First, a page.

“Doulas exist as guardians for families while they’re being born.” - Ananda Lowe, The Doula Guide to Birth
You may have heard the word doula before, but perhaps you are wondering: “What is a doula, and what role does one play in labor and birth?”
A birth doula is a professional labor support assistant who provides emotional and physical support, education, collaboration, and continuity of care to the birthing mother and her family. Doulas are committed to gently facilitating the birthing experience for the mother, her family, the baby, and primary care providers.
Doulas understand and trust the process of birth and in a woman’s power to birth her baby without unnecessary technical and/or medical interventions.
Doulas are there to:
- be a constant source of support for the duration of your birthing time
- suggest and provide non-medical comfort measures and relaxation techniques (massage, breathing, and visualization)
- encourage women and their families to become educated about birth by sharing evidence-based resources and materials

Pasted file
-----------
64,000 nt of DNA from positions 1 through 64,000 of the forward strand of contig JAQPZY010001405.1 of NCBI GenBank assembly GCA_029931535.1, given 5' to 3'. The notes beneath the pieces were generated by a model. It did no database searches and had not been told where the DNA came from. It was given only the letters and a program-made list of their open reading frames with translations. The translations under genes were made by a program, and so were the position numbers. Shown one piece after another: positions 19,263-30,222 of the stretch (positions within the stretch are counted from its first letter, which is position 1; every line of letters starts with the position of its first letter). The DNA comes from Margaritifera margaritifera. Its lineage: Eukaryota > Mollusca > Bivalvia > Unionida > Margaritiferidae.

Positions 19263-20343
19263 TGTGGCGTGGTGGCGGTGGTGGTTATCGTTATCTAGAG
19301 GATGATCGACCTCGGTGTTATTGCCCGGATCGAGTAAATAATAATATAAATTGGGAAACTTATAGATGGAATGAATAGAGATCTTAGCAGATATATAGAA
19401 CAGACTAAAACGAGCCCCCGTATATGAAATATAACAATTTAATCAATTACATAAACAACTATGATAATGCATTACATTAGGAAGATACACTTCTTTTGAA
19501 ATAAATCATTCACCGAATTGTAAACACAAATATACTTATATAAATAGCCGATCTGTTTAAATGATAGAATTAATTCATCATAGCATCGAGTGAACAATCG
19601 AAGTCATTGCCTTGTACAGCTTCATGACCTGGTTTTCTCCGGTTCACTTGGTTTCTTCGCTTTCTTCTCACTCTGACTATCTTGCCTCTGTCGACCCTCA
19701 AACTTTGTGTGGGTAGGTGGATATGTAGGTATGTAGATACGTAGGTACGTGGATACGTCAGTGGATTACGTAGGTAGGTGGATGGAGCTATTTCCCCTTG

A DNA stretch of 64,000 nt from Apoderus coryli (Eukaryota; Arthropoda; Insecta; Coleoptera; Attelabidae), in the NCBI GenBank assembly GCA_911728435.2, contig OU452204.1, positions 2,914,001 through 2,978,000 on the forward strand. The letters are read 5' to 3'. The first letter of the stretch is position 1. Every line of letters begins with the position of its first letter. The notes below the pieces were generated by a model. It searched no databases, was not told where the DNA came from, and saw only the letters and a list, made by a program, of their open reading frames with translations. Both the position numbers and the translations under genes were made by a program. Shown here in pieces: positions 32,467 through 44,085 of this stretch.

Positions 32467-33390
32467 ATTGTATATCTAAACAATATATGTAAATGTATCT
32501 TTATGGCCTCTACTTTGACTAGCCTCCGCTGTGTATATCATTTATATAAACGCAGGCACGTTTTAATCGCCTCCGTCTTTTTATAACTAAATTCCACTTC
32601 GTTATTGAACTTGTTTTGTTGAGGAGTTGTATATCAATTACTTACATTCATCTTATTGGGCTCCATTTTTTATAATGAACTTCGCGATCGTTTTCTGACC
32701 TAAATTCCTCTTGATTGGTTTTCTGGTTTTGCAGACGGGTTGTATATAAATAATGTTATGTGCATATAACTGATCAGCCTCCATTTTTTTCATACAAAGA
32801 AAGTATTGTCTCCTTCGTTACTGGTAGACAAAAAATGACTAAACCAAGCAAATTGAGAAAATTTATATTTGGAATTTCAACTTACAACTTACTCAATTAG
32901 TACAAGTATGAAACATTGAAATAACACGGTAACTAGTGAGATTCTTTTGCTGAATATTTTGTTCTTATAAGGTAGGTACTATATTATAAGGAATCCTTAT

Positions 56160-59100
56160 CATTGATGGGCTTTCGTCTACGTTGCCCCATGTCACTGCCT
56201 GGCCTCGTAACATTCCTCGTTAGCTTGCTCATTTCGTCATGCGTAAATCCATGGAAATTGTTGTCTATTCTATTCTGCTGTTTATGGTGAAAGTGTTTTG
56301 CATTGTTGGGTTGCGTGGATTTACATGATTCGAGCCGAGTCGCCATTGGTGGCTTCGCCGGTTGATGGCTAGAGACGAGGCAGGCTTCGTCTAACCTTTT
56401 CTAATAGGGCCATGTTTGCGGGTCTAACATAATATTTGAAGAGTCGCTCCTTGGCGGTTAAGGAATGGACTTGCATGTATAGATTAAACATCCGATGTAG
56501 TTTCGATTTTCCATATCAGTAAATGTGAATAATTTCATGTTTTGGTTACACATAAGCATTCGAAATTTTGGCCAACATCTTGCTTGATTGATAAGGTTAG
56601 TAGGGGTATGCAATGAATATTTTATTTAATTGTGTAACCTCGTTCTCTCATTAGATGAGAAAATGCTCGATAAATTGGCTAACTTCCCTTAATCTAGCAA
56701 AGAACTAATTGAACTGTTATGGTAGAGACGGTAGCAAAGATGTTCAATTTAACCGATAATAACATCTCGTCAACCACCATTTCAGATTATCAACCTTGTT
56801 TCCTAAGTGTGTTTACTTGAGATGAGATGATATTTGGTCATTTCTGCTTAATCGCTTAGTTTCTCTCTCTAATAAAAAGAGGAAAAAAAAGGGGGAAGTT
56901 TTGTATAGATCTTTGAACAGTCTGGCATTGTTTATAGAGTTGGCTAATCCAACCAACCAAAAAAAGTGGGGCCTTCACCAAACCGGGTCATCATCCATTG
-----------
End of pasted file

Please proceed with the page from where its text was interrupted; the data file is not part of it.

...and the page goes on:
- share our knowledge of the labor and birth process
Doulas are not
- medical professionals (although some doulas may also have medical training, or even have a career in the medical field), and, therefore, are not qualified to perform diagnostic tests or other physical assessments on mother or baby
- a replacement for the birthing woman’s partner. Rather, doulas provide nurturing support that can encourage partners to participate more fully in the birth experience.
In short, doulas help to facilitate a physical and emotional space for mothers and families
to welcome their baby in the way that feels right to them.
Looking for a Boston doula? I’d love to meet you!